Acute Leukaemia and Myelodysplasia
The ALLG Acute Myeloid Leukaemia (AML)/Acute Lymphoblastic Leukaemia (ALL)/Myelodysplasia Syndrome (MDS) Disease Group is focused currently on developing the following:
- Making the treatment of acute promyelocytic leukaemia easier by investigating the ability of oral arsenic to replace intravenous arsenic.
- Designing trials with new agents aimed at prolonging remission in patients with AML.
- Introducing novel non-chemotherapy based approaches (such as Blinatumomab) to improve the safety and effectiveness of treatment for B-cell acute leukaemia.
- Increasing the knowledge of treatment outcomes in Australia through the expansion of the ALLG National Blood Cancer Registry to include ALL.
- Introducing new therapies for elderly patients with AML in collaboration with the Leukaemia Foundation of Queensland and researchers from Cardiff University.
- Introducing targeted treatments for patients with relapsed AML and the gene mutation (FLT3-ITD) that predisposes them to relapse.
- Harmonising the use of molecular profiling to enhance the prognostic stratification of AML.
Bone Marrow Transplant
Bone marrow transplantation is a treatment used in many haematological cancers. The ALLG Bone Marrow Transplant Disease Group is interested in clinical trials that improve patient outcome after transplantation or try to determine which patients are most likely to benefit from transplantation.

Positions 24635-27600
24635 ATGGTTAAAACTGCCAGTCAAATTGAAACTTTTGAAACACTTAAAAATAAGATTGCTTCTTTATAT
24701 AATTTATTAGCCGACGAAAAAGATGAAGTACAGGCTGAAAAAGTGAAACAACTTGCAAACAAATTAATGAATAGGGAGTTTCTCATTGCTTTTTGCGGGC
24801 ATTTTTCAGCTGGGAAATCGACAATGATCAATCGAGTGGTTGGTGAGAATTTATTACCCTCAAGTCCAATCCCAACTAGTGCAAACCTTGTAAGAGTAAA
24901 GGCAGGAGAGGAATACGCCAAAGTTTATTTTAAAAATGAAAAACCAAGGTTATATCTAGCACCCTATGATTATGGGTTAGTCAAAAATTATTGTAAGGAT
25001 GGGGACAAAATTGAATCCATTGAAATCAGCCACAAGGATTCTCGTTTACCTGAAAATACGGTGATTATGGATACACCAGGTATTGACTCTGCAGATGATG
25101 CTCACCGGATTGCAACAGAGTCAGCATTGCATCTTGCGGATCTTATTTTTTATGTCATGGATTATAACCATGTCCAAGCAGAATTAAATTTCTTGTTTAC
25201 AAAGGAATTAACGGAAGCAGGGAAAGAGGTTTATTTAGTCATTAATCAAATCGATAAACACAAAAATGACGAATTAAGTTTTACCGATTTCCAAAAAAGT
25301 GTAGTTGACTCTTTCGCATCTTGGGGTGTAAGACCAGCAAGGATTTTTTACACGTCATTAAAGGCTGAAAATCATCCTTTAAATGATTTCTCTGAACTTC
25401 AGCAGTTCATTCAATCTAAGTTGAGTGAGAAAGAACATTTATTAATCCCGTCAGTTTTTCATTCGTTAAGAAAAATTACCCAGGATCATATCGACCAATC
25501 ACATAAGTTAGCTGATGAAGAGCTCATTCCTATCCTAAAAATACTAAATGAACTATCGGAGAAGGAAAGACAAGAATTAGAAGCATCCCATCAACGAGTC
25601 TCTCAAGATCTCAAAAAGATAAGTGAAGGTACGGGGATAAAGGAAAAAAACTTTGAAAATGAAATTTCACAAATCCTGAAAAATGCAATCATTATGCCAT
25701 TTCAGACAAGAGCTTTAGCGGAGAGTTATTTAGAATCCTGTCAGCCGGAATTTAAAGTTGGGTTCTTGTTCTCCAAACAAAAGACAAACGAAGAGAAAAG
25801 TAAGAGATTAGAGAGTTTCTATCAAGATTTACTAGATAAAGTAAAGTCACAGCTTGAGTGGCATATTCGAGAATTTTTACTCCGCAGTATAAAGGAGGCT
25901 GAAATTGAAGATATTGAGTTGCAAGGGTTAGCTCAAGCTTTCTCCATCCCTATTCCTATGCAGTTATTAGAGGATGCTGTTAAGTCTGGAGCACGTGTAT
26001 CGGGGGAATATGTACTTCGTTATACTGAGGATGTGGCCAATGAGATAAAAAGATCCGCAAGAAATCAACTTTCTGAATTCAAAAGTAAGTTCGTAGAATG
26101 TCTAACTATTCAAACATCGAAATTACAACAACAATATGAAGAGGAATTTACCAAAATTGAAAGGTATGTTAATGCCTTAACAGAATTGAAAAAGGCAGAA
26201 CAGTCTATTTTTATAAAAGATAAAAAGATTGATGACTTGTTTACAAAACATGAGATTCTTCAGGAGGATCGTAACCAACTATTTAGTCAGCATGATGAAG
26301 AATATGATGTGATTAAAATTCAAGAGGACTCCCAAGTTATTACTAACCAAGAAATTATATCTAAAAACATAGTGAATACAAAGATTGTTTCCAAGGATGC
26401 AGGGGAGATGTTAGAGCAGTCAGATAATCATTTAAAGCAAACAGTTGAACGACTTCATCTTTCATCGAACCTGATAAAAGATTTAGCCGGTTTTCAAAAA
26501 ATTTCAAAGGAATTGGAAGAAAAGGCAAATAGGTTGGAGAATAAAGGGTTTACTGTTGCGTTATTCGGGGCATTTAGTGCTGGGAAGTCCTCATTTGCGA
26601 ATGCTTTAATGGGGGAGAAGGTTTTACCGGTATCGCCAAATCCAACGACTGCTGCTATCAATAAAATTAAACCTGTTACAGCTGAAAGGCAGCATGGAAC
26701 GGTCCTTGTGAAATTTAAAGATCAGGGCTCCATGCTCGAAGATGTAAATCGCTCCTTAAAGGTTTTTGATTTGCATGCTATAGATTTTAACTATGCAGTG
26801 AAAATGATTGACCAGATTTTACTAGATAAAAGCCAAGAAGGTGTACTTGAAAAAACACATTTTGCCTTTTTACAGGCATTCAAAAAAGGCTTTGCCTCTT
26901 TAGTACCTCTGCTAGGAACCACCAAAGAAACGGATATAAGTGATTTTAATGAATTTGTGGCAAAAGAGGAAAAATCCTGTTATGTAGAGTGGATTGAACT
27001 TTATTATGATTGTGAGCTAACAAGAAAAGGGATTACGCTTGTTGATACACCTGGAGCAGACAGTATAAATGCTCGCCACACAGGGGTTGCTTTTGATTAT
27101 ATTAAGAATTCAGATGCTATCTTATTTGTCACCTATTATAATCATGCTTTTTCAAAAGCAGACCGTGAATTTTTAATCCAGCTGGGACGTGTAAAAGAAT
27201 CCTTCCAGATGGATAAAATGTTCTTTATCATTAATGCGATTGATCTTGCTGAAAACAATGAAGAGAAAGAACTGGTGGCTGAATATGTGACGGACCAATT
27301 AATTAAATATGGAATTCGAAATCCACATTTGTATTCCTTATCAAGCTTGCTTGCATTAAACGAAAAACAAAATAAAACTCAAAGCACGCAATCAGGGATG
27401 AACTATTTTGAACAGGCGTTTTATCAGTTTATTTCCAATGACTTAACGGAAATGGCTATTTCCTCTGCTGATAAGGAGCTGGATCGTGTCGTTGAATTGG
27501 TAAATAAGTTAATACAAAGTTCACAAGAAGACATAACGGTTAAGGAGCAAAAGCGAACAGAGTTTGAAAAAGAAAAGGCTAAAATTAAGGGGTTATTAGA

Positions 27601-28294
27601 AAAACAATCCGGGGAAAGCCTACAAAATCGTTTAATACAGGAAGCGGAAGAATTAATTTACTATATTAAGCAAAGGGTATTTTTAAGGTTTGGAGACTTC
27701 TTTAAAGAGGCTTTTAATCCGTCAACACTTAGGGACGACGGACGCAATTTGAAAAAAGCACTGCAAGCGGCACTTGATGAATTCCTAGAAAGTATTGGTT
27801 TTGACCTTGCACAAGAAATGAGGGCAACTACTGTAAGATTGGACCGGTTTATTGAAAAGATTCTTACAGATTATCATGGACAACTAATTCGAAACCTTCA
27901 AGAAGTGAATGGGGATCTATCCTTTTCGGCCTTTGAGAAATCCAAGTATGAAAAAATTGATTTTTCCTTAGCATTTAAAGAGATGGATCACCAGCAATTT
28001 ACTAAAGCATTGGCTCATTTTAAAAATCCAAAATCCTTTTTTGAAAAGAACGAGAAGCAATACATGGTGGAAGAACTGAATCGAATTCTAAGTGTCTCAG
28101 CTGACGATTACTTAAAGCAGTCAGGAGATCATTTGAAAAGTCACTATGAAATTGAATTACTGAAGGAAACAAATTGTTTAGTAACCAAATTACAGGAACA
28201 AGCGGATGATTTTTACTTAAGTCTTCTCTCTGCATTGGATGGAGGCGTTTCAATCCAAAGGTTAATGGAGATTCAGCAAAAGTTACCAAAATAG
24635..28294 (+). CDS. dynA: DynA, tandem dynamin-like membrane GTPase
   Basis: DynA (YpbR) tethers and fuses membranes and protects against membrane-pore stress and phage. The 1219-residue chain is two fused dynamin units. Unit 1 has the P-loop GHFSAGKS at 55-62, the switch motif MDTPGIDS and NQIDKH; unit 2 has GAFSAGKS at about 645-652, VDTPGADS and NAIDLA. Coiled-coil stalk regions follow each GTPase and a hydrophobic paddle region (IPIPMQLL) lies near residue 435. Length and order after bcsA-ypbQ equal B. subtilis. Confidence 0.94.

The current major ALLG clinical trial — a collaboration with the Canadian and Swedish bone marrow transplant groups — is addressing this question in older patients with acute myeloid leukaemia which is the most common disease indication for bone marrow transplantation.
Chronic Myeloid Leukaemia and Myeloproliferative Neoplasms
The ALLG Chronic Myeloid Leukaemia (CML) and Myeloproliferative Neoplasms (MPN) Disease Group coordinates the Australasian effort in clinical and correlative research to improve outcomes for patients with these conditions.
Life-long treatment with targeted therapies called tyrosine kinase inhibitors (TKI) are currently the standard of care in CML. Clinician researchers in ALLG are currently conducting studies to explore new strategies to minimise treatment related toxicities, and combining TKIs with novel therapies to increase their effectiveness. We are also actively studying ways to maximise treatment free remission — where patients can safety and successfully stop their TKI treatment without disease recurrence.
MPN is a collective term for diseases such as essential thrombocytosis, polycythaemia rubra vera, and myelofibrosis. Discovering new therapeutic combinations for disease control and to improve patient’s quality of life remains our priority.
Clinical studies are accompanied by correlative laboratory studies that continue to unravel hidden answers about the disease biology. A national registry in CML/MPN is currently under development. This will help us better understand current outcomes for ANZ patients and will provide valuable data to help guide future trial development.
High Grade Non Hodgkin Lymphoma and Hodgkin Lymphoma
The ALLG High Grade Non Hodgkin Lymphoma (NHL) and Hodgkin Lymphoma (HL) Disease Group is focussing its efforts on continuing the momentum gained from the recently completed successful clinical trials in HL and high grade NHL.